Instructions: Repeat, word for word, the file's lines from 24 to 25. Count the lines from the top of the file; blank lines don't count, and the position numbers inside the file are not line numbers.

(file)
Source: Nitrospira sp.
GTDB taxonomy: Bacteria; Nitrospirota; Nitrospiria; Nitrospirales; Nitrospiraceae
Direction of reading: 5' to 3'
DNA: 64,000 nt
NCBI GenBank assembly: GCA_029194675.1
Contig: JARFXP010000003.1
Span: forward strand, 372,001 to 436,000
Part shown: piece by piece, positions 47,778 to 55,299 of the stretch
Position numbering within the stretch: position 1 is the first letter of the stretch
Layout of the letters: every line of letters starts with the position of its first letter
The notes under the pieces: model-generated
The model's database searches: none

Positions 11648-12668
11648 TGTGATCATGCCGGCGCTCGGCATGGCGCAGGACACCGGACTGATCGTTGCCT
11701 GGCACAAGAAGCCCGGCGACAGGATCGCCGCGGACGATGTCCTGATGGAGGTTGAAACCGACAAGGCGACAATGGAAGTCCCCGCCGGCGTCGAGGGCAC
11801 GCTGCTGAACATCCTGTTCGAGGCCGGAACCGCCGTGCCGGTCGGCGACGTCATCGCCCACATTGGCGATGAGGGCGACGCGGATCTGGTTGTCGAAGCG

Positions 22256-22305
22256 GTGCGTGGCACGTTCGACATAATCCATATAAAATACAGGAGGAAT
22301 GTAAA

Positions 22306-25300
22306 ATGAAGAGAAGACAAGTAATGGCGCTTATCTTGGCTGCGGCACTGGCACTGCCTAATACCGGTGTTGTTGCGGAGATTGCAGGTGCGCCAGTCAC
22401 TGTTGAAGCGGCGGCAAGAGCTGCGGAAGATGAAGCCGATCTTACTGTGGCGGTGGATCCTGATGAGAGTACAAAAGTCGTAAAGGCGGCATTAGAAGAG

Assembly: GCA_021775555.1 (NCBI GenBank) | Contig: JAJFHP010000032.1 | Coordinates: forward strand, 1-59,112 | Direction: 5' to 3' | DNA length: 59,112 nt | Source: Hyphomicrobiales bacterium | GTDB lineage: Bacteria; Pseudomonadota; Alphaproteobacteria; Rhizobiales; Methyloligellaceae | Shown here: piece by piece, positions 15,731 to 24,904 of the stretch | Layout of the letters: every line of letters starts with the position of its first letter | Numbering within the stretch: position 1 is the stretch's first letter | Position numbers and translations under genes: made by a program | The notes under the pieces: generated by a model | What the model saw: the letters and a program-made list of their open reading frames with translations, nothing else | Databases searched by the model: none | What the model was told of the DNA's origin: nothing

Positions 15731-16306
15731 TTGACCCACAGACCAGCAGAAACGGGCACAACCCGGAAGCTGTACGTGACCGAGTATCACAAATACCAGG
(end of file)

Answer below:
Positions 15731-16306
15731 TTGACCCACAGACCAGCAGAAACGGGCACAACCCGGAAGCTGTACGTGACCGAGTATCACAAATACCAGG